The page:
Wednesday, December 2, 2009

Genre Character of the Week: Andrew "Ender" Wiggin

Compared to most of my SF-loving friends growing up, I got on the Ender's Game train very late. While they were going on and on about how awesome Orson Scott Card's books were with little kids being used by the military to become super soldiers, my personal favourite SF at the time was Ray Bradbury or maybe Phillip K. Dick. A few years ago (I was 31) I finally decided to give the book a try, and now I can definitely count Andrew "Ender" Wiggin as one of my favourite characters of Genre fiction.

Like Miles Vorkosigan, Ender is the type of character who grows over the course of his series, as well as making some significant career changes along the way. I've only read the first four books of this 12 book series, but the later books appear to be following Ender's story from a different point of view, so I feel pretty confident that I've got a good hold on what the character is like.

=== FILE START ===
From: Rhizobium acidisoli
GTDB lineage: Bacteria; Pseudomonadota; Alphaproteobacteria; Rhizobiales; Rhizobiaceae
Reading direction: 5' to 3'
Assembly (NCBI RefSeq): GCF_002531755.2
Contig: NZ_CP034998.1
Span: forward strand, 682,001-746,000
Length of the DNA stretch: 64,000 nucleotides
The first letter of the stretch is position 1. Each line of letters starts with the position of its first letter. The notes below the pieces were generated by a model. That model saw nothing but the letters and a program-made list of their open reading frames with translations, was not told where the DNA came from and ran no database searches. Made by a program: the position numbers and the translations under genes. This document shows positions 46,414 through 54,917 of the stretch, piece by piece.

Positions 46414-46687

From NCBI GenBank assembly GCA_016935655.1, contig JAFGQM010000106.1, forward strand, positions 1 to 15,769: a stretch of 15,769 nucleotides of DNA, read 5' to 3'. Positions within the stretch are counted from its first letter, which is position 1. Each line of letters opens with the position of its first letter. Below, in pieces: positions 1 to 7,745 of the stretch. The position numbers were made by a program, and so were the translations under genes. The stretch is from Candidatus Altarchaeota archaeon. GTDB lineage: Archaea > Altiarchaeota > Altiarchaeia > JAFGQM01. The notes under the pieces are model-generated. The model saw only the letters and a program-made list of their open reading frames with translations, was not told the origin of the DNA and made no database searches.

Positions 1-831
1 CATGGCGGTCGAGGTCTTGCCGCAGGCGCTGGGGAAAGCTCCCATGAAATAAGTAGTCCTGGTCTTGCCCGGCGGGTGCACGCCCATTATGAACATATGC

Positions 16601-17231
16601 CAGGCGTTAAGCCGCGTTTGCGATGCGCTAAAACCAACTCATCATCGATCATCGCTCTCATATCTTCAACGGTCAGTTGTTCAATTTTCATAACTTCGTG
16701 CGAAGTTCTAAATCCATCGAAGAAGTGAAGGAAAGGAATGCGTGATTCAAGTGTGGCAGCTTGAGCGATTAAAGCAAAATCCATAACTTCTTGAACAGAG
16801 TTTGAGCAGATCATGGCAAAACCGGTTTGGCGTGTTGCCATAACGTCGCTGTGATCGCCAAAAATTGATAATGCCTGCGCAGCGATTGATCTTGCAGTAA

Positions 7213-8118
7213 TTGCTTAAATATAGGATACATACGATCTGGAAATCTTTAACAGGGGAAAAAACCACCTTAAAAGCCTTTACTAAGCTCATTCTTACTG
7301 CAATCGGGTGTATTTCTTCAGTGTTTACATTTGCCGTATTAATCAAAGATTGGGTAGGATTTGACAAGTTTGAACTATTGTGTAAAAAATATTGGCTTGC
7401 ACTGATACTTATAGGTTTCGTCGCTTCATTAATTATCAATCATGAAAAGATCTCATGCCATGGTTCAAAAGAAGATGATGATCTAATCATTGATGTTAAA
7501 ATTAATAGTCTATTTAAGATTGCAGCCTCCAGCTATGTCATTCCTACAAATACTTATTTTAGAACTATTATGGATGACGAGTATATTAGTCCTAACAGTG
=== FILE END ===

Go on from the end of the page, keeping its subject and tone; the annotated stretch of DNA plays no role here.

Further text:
Ender's journey begins at age six, where we witness him brutally attacking a schoolyard bully. His internal logic simply dictates that this is the best defense he has against such an attacker. Soon after he is picked up by the military and his training begins. The first book feels a lot like the opening training montage in 300 mixed with the film Real Genius, where we get to witness the child becoming the military genius he appears destined to become. The end of the book takes a pretty interesting twist however (even though most of you have probably read it, I'll try to stay away from spoilers) and the later books move in an entirely different direction.

I think the character of Ender actually has a lot to offer in a role-model capacity. He is, at heart, a problem sovler, and in later books when those problems stop being military ones he literally changes entire civilizations with his ideas. You can't really ask for a better role model than that.

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